Gemstone Clarity

All gemstones whether precious or semi-precious are examined for quality grading before purchase for usage, particularly in jewellery and other adornments. Similar to a diamond's evaluation for 4 C's a gemstone is evaluated for quality in five distinct aspects namely the gemstone's colour, cut, clarity, size and enhancements. For a gemstone, the measure of its beauty is in the purity of its colour and so a gemstone's colour is its most important characteristic which defines the stunning beauty of any gemstone. A gemstone's magnificence is in its colour's purity. However, the other aspects of quality evaluation having a lesser impact on the apparent beauty of a gemstone are equally significant.


Clarity is one of these fundamental characteristics and carries importance for quality grading of enchantingly coloured gemstones as it does for quality evaluation of purely transparent stones as the diamonds. However, there is a big difference between the clarity grading of the stunningly sparkling transparent diamonds and the magnificently dazzling coloured gemstones. In the case of diamonds, the least possible inclusions whether internal or external, even with magnification are desirable. The case is different for the coloured gemstones and this difference is rooted in the distinct definitions of desired beauty in the case of transparent diamonds and the hued gemstones. For coloured gemstones, the inclusions are assumed not to deteriorate the beauty of the stones or blemish their beauty which is contrary to the standards for sparkling transparent diamonds.


Gemstones are mineral crystals having different compositions of various elements and natural compounds chemically bound together to form these stones. The colour of each gemstone is the manifestation of its particular chemical composition. Given the environmental conditions and the fundamental elemental densities in each of these stones it has a hue and colour of its own and a presence of a distinctive mineral concentration, creating a secondary hue or blending well with the original colour itself, is rather universal to all coloured gemstones. Even the gemstones with the highest level of clarity and top quality grade score tend to have secondary hues and thus, contain a mineral concentration which is technically referred to as inclusions. Thus, identification of marks is not that queer in the case of any gemstone and a slightly included gemstone is bound to exist for natural reasons.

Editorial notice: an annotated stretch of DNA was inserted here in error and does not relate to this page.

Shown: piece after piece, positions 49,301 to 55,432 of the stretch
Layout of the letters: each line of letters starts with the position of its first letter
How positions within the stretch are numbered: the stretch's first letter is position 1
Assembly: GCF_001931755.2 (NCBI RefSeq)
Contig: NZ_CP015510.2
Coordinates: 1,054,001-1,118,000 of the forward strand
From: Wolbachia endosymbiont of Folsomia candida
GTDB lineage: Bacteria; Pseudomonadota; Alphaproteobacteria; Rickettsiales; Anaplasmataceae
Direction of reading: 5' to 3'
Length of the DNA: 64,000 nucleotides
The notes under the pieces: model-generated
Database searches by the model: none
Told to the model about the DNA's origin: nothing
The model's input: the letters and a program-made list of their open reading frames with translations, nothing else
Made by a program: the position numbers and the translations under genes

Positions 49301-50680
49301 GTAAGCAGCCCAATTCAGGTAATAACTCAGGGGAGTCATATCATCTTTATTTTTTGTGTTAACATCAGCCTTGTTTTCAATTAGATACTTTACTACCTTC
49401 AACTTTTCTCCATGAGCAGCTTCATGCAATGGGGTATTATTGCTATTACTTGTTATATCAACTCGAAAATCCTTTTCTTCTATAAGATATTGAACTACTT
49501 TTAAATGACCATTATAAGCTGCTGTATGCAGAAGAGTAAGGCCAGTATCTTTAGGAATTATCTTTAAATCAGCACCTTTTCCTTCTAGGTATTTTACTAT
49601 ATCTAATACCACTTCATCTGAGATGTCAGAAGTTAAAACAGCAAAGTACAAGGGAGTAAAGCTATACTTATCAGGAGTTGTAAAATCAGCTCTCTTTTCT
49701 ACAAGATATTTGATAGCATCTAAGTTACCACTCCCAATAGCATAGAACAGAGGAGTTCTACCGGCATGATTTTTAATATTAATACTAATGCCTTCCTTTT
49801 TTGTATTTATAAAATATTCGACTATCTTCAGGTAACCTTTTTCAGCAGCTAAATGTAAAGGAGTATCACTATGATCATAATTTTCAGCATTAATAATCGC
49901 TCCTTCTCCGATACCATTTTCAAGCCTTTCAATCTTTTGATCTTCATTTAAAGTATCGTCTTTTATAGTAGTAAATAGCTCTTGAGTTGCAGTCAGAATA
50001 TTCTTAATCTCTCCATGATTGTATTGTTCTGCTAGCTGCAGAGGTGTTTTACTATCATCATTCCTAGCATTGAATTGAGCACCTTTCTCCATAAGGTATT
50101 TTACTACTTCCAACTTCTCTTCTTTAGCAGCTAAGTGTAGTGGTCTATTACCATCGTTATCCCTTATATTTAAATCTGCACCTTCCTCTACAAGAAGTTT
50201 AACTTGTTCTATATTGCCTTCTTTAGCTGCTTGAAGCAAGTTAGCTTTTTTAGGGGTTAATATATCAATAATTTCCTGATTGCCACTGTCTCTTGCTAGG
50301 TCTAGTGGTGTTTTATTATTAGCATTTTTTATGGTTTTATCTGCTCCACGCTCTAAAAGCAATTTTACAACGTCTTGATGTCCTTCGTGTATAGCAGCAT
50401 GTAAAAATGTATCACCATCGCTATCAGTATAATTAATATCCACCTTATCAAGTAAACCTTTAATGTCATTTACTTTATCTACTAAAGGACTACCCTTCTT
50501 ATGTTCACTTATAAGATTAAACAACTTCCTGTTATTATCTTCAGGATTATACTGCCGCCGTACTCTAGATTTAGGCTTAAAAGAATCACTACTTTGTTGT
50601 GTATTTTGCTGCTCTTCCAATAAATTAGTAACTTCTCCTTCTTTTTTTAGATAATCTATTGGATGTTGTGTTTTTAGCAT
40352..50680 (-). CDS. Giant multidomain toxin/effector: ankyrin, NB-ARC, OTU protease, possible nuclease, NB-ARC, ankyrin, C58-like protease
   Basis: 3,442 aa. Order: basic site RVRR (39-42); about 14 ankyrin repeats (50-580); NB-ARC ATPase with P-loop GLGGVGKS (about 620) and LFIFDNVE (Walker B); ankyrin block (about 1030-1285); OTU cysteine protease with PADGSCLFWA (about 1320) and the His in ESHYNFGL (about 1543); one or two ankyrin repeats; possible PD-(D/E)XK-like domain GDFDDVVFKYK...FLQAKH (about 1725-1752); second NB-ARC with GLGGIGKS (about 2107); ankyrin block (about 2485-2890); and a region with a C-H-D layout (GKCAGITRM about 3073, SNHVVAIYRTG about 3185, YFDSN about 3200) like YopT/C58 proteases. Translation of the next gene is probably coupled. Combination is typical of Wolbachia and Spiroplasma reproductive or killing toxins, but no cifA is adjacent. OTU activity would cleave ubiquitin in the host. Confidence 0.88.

There are no standardised levels of clarity set for grading coloured gemstones which is the case for transparent stones as diamonds for which there exist internationally acclaimed clarity standards. When evaluating a coloured gemstone it is examined in terms of its own kind. All varieties of gemstones differ in standards of clarity given the differences in chemical compositions of different kinds of colour gemstones. The chemical composition of opals is dissimilar to that of emeralds and so these two varieties of gemstones have levels of inclusions naturally. Some gemstones have more inclusions than others only because of their kind, the composition contains more mineral concentrations than other kinds of gemstones. These inclusions, in all kinds of gemstones, do little to impact the apparent beauty of a gemstone which lies in the hue itself and inclusions are the least visible in tinted gemstones. Moderately included gemstones are value for money, they are strikingly enchanting and are less costly as compared to more cultured stone with fewer inclusions in them.

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